The second stage of a SpaceX Falcon 9 rocket is expected to hit the moon. According to experts, in March, after an odyssey of seven years around the earth and the moon, the four-tonne part will hit the earth’s satellite at a speed of around 2.6 km/s.
It would be the first time a rocket part had accidentally hit the moon. The first stage of a Falcon 9 will be returned to Earth in a controlled manner and reused. SpaceX originally planned to reuse the second stage as well, but hasn’t found a viable solution for this. Therefore, the stage is usually arranged to return to Earth and burn up upon entering Earth’s atmosphere. In this case, however, there was not enough fuel left.
Earlier this month, astronomer Bill Gray called on colleagues and amateurs to make their own observations. Based on the data they submitted, he expects the rocket stage to hit the moon on March 4th. He also published the expected coordinates on his weblogthat are close to the lunar equator.
Accurate prediction could allow lunar satellites like NASA’s Lunar Reconnaissance Orbiter and India’s Chandrayaan-2 to pay attention to the impact and collect data. NASA had planned such a thing in 2009 when they hit a rocket part with a mass of 2.4 tons in a crater area near the South Pole on the moon’s surface and caused a cloud of material to whirl up. A short time later, the “Mission Lunar CRater Observation and Sensing Satellite” (LCROSS), which was supposed to analyze the nature of the cloud, flew through this cloud. Astronomer Jonathan McDowell confirms March 4th date on Twitter. The event was “interesting, but not a big deal”.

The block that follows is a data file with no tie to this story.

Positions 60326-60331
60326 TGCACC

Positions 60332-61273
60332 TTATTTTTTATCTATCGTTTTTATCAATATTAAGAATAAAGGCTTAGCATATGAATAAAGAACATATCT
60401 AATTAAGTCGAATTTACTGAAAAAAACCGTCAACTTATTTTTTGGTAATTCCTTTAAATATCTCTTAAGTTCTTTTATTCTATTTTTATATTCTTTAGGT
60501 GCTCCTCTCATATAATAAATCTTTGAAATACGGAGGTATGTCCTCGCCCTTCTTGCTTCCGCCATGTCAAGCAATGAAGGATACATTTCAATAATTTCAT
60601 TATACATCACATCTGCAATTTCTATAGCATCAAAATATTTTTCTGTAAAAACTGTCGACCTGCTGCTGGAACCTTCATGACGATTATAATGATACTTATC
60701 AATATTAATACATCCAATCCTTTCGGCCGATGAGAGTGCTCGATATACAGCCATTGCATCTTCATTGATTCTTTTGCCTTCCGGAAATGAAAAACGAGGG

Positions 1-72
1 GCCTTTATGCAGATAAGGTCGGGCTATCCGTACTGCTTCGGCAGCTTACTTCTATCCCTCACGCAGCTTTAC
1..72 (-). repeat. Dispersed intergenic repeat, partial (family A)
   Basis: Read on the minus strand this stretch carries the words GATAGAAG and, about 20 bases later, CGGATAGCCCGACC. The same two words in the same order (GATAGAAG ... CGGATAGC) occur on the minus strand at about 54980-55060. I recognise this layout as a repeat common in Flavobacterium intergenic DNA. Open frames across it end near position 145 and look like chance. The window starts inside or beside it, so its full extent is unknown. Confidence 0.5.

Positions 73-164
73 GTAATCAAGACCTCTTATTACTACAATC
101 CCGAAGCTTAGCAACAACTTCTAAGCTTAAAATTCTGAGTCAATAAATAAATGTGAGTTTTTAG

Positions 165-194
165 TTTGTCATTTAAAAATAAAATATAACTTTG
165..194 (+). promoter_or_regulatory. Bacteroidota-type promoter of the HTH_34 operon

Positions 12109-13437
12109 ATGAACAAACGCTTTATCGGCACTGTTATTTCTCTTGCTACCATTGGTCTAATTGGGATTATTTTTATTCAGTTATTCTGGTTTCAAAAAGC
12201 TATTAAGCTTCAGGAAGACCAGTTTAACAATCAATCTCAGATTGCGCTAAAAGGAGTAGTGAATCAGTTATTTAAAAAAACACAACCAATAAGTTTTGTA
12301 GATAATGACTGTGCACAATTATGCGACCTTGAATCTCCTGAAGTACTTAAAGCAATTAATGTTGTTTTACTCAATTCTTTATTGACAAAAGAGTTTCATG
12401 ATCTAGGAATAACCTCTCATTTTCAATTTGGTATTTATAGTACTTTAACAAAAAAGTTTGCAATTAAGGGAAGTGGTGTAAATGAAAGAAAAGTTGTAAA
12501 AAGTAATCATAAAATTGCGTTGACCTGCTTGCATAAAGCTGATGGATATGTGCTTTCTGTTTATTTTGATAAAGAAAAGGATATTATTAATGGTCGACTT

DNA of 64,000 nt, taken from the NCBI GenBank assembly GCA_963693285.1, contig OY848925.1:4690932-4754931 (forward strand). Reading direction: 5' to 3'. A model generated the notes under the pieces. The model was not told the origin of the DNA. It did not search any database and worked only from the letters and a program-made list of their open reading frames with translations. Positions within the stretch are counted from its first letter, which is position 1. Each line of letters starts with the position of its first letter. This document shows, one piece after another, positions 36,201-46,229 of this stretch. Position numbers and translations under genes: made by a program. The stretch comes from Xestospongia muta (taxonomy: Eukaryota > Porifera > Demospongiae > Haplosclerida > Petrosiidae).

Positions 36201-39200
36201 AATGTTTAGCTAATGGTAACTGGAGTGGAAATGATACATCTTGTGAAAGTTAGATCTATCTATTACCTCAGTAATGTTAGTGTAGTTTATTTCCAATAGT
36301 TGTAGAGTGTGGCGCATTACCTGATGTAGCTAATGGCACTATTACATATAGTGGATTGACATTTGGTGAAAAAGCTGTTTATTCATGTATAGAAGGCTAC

The second stage was part of a Falcon 9 that launched NOAA’s Deep Space Climate Observatory (DSCOVR) satellite in February 2015. Gray writes that he has a fairly complete mathematical model of how the gravity of the earth, moon, sun, and planets will affect them. He also has a rough idea of how sunlight moves the rocket part, but this is made more difficult by the fact that it tumbles.